- Identifying documentation: These are the records you’ll probably need to show the IRS to identify you or your business. Examples could include a legal name, an Employer Identification Number, and business licenses.
- Accounting records: These records help you prove the broader financial state of your business. They should include any interaction you’ve had with the IRS in the past few years. Examples include past tax returns, quarterly tax filings, and statements from your bank and credit card companies.
- Expense receipts: Keep itemized lists with your accounting system to maintain your business expense receipts. Hold on to receipts if you purchase office supplies or furniture or make a charitable donation. Keep invoices from any business-related bills for services like marketing.
Function of forms
You’ll also need to track down several forms for your taxes. The paperwork you need will depend on the structure of your business and whether you have employees or partners. For example, Schedule K-1 is relevant to partnerships and some corporations. The 1095 form can apply to sole proprietors looking to take a premium credit for a qualified health plan. The IRS maintains guides to help small business owners track down relevant forms: sole proprietorships, partnerships, C corporations, and S corporations.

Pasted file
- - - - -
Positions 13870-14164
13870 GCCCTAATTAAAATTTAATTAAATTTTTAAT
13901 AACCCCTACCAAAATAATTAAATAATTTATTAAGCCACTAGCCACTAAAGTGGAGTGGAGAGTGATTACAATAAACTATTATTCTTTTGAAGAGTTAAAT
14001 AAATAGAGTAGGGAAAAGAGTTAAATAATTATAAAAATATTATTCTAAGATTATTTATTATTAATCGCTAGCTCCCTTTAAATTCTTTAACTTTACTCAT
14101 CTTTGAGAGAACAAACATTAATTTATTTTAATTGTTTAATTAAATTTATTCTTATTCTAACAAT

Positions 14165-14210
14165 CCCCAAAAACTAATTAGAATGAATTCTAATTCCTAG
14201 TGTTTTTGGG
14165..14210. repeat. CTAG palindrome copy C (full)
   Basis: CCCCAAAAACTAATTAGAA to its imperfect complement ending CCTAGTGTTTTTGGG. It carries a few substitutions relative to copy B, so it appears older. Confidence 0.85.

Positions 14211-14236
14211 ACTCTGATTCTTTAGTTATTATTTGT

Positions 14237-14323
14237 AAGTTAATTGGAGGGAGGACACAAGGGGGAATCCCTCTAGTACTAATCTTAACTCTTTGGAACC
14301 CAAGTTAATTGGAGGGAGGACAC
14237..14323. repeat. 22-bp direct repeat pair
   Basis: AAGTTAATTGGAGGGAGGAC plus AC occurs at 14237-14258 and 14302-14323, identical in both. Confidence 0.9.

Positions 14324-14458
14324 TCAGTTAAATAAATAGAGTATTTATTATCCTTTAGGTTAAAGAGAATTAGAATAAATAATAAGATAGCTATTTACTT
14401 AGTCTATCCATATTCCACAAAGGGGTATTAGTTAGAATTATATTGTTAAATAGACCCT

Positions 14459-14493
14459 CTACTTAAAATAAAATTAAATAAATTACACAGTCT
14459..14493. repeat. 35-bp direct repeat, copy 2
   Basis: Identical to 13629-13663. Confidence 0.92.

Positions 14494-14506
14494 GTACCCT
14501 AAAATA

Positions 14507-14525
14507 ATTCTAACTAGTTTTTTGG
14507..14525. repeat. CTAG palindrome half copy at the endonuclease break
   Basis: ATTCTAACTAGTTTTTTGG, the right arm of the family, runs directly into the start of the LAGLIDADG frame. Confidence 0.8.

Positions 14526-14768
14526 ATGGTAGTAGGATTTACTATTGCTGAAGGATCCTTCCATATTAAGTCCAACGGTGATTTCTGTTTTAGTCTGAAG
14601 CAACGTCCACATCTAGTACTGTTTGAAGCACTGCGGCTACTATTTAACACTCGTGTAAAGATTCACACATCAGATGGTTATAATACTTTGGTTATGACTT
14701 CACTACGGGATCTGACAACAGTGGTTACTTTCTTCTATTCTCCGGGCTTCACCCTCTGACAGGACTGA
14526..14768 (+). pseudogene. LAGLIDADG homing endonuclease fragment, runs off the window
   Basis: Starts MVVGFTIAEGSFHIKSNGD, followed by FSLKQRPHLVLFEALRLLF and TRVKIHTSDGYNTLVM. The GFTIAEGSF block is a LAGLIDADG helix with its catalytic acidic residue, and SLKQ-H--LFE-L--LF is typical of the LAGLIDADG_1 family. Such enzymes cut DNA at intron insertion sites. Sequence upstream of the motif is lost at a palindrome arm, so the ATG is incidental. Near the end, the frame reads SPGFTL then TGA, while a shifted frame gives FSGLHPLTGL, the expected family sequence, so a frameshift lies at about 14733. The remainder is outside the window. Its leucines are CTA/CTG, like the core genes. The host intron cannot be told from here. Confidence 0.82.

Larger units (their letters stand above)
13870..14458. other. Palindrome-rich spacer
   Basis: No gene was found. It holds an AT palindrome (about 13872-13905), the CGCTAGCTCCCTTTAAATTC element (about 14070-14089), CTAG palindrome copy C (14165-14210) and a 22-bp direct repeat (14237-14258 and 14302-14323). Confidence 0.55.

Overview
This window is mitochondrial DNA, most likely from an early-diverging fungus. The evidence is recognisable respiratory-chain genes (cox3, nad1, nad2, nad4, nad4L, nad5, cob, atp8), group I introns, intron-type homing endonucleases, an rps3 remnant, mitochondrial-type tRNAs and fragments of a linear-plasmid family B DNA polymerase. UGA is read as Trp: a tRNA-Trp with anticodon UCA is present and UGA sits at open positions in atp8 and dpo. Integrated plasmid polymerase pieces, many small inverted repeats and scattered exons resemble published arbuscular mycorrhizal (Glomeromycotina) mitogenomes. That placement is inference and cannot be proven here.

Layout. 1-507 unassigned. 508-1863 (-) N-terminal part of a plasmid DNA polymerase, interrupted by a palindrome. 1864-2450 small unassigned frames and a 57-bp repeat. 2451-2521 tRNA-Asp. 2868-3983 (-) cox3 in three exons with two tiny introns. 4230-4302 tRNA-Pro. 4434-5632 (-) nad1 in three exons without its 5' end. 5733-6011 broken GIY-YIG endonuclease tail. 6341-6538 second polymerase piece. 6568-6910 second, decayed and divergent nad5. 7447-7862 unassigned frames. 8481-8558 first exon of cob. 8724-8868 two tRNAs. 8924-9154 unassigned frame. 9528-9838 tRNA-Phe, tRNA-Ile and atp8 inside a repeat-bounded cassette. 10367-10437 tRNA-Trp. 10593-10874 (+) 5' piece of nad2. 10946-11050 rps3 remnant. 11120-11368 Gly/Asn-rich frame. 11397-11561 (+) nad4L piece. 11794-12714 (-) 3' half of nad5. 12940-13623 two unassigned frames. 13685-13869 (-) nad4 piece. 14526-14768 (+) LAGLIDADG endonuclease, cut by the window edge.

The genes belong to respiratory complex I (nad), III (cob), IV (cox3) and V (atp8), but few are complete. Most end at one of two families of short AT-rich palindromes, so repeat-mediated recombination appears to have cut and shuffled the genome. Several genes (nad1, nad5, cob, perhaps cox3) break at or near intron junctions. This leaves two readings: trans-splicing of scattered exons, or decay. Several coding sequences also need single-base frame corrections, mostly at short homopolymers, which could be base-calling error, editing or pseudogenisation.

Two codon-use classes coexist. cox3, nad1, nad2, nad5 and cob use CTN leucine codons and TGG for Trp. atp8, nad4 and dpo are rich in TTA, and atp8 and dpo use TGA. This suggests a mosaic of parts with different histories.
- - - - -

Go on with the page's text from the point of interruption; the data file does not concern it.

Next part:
You’ll have to follow the procedures for reporting, paying, and filing in each state where you do business. Some states have no income tax, and others have no sales tax. You’ll also check with your state authority to see if you are responsible for other tax liabilities. Remember to check with local jurisdictions to ensure you remain compliant.
Prepare and pay
Your business could be liable to pay different types of taxes depending on different factors. Most small businesses will pay income tax, at least at the federal level. Other tax types, like excise and sales tax, can vary by circumstance.
You’ll need to check with your local tax authority to see what specific obligations will apply to your business. You may be required to make estimated tax payments every quarter. Keeping these reporting and payment deadlines is vital to avoid fees and penalties.
Of course, you’ll also be responsible for filing your annual tax return at year-end. Once you’ve done this, you’ll need to keep solid records. In fact, according to the IRS, it’s best to hold on to important documents for at least three years. To be on the safe side, some experts recommend storing scanned copies for seven years to reduce clutter and remain prepared. Examples include deposit information, payroll records, all tax filings, and previous tax returns.
After you’ve set up your business and completed your first tax year, it’s essential to maintain best practices going forward. Find a system for bookkeeping and recordkeeping that works for you and your business, and be consistent. It’s also crucial that you stay up to date with deadlines with resources like ComplYant and keep an eye on local regulations, as they can change from time to time.
Business tax is complex, but don’t let it create tax anxiety. Instead, check out ComplYant’s full array of resources, including webinars, blogs, and a platform that combines multiple tax management tools into one convenient dashboard. Sign up for a free account now.